Now in its thirty-second year of publication, Word & World presents theological articles and book reviews of interest to scholars and students but geared more directly to those engaged in Christian ministry. Each 100+ page issue contains articles on the theme of that issue along with features such as "Face to Face" (different or opposing views on current questions in church and world); "Texts in Context" (providing preachers and teachers with reflections, insights, methods, and models to help in proclaiming the biblical message in a particular context); and substantial book reviews.
At Word & World we take our conjunctions and prepositions seriously.
We are Word and World
Things flow both ways across an "and." Word is in conversation with world. We seek to inform and to be informed. We speak and we listen. We welcome the open connection because we believe both word and world belong to God.
We are Theology for Christian Ministry
There is direction in a "for." Theology is for the work of God in the world; it is for the ministry of the church; it is for the gospel. We recognize that if theology is for ministry, neither theology nor ministry will remain unchanged. Such change we do not fear for it is the change that comes with life and growth.
We invite you to join us in a conversation about theology and ministry, about word and world, that has—we think—both proper openness and clear direction. (From the publisher's website.)
The Zeitschrift für die Alttestamentliche Wissenschaft, which is published in four issues of 160 pages each plus supplements, has been the leading international and interconfessional periodical in the field of research in the Old Testament und Early Judaism for over one hundred years. Open to various ways of posing the questions of scholarship, the journal features high quality contributions in English, German, and French. Through its review of periodicals and books, it provides fast and reliable information concerning new publications in the field. (From the publisher's website.)
The Asbury Journal publishes scholarly essays and book reviews written from a Wesleyan perspective. The Journal's authors and audience reflect the global reality of the Christian church, the holistic nature of Wesleyan thought, and the importance of both theory and practice in addressing the current issues of the day. Authors include Wesleyan scholars, scholars of Wesleyanism/Methodism, and scholars writing on issues of theological and theological education importance. (From the pubilsher's website.)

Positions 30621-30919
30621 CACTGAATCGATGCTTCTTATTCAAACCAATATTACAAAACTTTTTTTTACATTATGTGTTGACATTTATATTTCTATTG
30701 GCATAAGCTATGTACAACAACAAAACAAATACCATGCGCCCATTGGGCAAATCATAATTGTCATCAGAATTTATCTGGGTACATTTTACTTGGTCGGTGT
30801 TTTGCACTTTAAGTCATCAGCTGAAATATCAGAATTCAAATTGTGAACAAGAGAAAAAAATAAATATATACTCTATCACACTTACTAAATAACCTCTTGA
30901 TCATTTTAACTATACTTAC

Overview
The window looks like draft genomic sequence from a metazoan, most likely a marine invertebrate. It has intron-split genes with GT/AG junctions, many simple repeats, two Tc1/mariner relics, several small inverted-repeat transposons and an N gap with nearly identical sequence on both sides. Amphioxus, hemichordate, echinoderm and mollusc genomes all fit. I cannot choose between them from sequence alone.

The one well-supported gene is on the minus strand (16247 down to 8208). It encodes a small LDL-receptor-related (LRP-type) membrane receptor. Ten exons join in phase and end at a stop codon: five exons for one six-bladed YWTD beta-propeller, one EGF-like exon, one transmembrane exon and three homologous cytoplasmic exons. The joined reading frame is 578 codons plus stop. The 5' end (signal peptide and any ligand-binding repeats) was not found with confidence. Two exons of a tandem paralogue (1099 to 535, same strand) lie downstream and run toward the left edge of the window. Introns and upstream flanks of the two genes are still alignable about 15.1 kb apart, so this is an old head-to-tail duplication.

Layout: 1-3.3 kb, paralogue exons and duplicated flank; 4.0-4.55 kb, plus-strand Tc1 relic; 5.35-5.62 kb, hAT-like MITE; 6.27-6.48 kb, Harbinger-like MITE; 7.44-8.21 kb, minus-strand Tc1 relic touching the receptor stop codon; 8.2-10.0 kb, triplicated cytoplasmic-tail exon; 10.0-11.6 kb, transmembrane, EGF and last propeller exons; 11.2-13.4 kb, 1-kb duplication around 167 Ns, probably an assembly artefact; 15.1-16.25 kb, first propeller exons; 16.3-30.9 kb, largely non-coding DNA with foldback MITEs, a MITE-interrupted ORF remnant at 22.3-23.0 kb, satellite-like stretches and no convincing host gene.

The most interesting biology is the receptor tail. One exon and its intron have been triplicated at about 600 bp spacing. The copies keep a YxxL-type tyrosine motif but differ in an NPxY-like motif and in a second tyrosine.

For over 165 years Bibliotheca Sacra’s studies in theology, Bible exposition, ministry, and current issues have provided an invaluable resource for serious Bible students. Its articles by respected theologians and reviews of the latest publications will enhance your ministry and deepen your theological insights. (From the publisher's website.)
Journal for the Evangelical Study of the Old Testament
Journal for the Evangelical Study of the Old Testament (JESOT) is a peer-reviewed journal devoted to the academic and evangelical study of the Old Testament. The journal seeks to fill a need in academia by providing a venue for high-level scholarship on the Old Testament from an evangelical standpoint. The journal is not affiliated with any particular academic institution, and with an international editorial board, online format, and multi-language submissions, JESOT cultivates and promotes Old Testament scholarship in the evangelical global community. The journal differs from many evangelical journals in that it seeks to publish current academic research in the areas of ancient Near Eastern backgrounds, Dead Sea Scrolls, Rabbinics, Linguistics, Septuagint, Research Methodology, Literary Analysis, Exegesis, Text Criticism, and Theology as they pertain only to the Old Testament. The journal will be freely available to the scholarly community and will be published bi-annually online. Hard copies will be produced by request. JESOT also includes up-to-date book reviews on various academic studies of the Old Testament. (From the publisher's website.)
The Journal of the Evangelical Theological Society commenced publication in 1958 as the Bulletin of the Evangelical Theological Society. The first issue was just 20 pages in length and contained only one article. But that article by Ned B. Stonehouse of Westminster Theological Seminary, was titled "The Infallibility of Scripture and Evangelical Progress." It was Stonehouse's presidential address to the society. Only 47 persons were in attendance at the Annual Meeting when Stonehouse gave his address.